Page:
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Thread: Mindfulness ?

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    V.I.P. khanjar's Avatar
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    Default Mindfulness ?

    In other areas of my life I am trying to learn to be mindful of what I am doing, that is think exactly about what I am doing so I can do it to perfection or the best that I can do it. But in dance I understand that mindfulness is a complete hindrance, start thinking about what I am doing and I lose it, every single time as there is I perceive a delay between thought and action and I lose the timing. But I have observed in dance the mind kicks in and kicks out at intervals, almost like it is sticking it's nose in to ask illogical questions, not waiting for the answer and then going only to come back at another time to ask the same stupid questions.

    So any ideas how to shut the door on the mind when in dance, or can mindfulness be got on the dance side ?

    How to stop thinking about dancing and how to start dancing without thinking ?


    Last night in class, it was a disaster, I was losing it all the time, stuff I could normally do I just couldn't and I identified I was thinking too much, the mind was too active, so I think I have to learn to feel the music not analyse it.

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    Super Moderator Mosaic's Avatar
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    Khanjar I've moved this thread and your other thread about feeling the music to Instructors & Students, as your questions fit nicely there
    ~Mosaic
    Dance is like glitter, it not only colours your life, it makes you sparkle, you find it everywhere and in everything and it's near impossible to get rid of. (unknown)


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    V.I.P. Kashmir's Avatar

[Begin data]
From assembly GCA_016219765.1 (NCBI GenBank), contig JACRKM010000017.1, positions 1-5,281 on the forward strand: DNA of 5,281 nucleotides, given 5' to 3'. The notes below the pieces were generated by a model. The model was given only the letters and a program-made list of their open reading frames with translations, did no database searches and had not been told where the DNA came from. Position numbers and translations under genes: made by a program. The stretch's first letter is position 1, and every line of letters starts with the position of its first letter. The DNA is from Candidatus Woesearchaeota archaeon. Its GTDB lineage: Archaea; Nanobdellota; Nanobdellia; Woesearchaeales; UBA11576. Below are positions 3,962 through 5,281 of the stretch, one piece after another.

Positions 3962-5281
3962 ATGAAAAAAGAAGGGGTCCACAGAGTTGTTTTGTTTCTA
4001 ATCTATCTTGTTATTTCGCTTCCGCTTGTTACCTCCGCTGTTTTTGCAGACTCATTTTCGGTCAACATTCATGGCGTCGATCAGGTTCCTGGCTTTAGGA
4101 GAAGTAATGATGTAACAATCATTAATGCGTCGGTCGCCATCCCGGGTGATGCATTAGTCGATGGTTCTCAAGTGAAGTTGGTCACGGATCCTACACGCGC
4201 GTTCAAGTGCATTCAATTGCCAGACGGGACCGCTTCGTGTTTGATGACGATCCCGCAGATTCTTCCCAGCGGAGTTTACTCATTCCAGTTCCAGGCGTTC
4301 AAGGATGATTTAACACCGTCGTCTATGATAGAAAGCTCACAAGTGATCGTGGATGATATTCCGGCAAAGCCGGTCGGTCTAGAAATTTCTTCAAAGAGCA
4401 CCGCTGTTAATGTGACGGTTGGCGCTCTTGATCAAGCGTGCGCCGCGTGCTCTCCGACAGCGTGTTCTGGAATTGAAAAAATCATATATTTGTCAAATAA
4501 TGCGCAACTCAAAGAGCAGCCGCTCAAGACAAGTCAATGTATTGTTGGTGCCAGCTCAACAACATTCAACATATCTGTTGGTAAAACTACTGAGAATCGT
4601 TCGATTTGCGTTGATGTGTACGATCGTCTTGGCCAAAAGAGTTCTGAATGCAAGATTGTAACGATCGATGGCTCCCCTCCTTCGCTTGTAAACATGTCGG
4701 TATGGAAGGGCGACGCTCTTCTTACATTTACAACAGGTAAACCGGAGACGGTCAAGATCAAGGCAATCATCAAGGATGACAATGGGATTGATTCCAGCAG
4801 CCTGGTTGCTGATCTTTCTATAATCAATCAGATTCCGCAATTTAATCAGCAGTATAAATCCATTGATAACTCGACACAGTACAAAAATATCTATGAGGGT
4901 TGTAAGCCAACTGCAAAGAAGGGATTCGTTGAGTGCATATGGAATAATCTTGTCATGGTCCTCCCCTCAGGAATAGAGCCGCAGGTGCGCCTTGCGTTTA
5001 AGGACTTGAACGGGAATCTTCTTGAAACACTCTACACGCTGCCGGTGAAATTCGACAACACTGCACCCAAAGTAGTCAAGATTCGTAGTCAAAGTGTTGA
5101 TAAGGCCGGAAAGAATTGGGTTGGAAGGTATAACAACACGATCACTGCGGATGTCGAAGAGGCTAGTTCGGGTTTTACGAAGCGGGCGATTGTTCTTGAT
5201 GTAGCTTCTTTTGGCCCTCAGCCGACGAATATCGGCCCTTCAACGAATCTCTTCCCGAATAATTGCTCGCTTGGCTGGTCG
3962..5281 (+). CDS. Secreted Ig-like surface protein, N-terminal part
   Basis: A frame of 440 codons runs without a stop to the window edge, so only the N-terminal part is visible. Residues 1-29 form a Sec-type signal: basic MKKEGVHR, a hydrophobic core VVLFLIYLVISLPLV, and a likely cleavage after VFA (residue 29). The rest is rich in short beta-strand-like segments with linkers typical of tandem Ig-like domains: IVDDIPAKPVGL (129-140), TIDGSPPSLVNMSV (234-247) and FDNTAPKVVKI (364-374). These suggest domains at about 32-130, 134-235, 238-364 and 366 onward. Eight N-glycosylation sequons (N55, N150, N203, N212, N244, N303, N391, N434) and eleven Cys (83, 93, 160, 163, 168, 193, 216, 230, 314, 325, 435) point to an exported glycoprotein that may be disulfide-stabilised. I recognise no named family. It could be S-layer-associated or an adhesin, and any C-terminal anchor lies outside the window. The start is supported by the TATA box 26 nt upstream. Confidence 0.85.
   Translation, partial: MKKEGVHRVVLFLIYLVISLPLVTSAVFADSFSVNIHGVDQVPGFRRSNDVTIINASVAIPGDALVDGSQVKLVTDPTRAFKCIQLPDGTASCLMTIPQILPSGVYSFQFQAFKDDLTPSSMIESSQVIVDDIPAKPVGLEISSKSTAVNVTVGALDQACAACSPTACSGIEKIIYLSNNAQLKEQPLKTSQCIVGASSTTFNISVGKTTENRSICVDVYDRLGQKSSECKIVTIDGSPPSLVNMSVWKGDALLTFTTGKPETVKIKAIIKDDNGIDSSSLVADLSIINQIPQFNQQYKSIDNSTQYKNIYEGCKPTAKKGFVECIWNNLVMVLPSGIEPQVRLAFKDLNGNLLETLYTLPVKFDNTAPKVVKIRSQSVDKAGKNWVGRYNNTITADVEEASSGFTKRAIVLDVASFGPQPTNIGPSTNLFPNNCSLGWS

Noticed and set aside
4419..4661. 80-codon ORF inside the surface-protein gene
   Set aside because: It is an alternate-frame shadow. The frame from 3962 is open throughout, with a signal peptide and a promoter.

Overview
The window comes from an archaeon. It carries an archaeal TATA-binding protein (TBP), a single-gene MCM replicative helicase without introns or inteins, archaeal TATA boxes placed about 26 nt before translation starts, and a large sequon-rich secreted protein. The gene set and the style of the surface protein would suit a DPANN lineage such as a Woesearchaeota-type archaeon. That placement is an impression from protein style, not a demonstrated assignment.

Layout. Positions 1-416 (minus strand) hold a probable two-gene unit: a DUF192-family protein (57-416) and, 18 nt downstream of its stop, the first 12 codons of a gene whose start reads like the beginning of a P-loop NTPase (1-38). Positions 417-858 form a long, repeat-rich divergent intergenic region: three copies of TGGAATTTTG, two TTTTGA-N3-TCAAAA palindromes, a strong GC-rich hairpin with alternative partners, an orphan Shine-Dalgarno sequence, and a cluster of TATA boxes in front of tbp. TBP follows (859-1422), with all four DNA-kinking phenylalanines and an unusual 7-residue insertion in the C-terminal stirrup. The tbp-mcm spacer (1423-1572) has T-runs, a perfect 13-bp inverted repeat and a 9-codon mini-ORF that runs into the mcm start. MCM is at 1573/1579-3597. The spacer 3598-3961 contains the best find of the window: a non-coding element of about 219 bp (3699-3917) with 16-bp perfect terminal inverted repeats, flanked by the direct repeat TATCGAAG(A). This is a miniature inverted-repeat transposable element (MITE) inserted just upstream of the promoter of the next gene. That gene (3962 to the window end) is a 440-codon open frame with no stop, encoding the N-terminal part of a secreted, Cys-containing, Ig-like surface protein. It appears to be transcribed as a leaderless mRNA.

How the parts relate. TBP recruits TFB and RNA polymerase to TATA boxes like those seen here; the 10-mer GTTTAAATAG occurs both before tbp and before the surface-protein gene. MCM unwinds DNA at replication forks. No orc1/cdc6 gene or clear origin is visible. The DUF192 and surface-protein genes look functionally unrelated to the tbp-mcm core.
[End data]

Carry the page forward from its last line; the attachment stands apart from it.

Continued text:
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    Try picking one move (or maybe two) and dancing to a whole track with just that move. This should at least kill the flipping through the Rolodex type thinking. Basically dance as meditation.

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    Senior Member Duvet's Avatar
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    I might be wrong with how I see what you are saying, but do you mean mindfullness = concentration = trying to do the best that you can. That involves a whole host of thoughts on how to do something, on how it should be done, was done, is being done. Brain goes blah blah blah and everything goes blehr-blehr-blehr. 'Doing the best you can' (or conversly 'giving up') involves the ideas of success or failure, which gets in the way of just doing.

    I think you're trying to reach a state of being present in the moment. Where what happens, happens without any conscious effort, and you respond without thinking and that response fits the moment, each moment, as they pass? That takes time, and also a change in thinking - releasing desires, not trying to do well, just letting your body do it the way it can. All a bit Buddhist, but I guess it is a form of meditation - or at least shares some characteristics.

    Or am I going too spiritual here?

    If you are learning new moves, I think you are being too hard on yourself. The very newness means you are trying - you only learn by trying. At that stage, you have to direct your body. Once a move or routine becomes familiar, then you can let go of the trying.